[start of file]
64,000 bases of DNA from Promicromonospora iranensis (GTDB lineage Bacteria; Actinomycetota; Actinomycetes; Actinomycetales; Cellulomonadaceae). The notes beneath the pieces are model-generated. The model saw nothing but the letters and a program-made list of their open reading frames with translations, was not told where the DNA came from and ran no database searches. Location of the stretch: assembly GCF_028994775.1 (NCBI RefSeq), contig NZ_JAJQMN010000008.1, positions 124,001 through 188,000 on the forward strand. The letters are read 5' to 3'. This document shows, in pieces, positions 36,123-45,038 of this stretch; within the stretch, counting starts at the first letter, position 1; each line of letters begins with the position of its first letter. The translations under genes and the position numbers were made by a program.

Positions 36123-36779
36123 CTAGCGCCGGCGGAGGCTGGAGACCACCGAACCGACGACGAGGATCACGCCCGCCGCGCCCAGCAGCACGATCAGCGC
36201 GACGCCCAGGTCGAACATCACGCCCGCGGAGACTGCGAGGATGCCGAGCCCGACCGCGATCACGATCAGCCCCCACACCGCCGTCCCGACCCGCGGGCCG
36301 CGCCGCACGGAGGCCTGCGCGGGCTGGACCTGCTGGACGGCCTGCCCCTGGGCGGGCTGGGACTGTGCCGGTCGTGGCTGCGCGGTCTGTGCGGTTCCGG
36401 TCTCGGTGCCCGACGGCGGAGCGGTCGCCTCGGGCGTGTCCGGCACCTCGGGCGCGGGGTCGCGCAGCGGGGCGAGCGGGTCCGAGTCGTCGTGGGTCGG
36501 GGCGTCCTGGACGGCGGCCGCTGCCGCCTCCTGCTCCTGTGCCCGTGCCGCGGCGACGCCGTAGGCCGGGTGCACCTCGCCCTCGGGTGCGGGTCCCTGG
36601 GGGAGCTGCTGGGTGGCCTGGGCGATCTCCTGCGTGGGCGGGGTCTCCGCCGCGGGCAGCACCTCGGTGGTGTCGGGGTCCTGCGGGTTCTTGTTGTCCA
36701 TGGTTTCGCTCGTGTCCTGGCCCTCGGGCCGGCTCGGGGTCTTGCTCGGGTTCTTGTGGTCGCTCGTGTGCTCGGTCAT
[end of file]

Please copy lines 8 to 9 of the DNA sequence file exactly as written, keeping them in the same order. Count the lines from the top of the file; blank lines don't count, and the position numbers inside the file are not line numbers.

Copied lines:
36601 GGGAGCTGCTGGGTGGCCTGGGCGATCTCCTGCGTGGGCGGGGTCTCCGCCGCGGGCAGCACCTCGGTGGTGTCGGGGTCCTGCGGGTTCTTGTTGTCCA
36701 TGGTTTCGCTCGTGTCCTGGCCCTCGGGCCGGCTCGGGGTCTTGCTCGGGTTCTTGTGGTCGCTCGTGTGCTCGGTCAT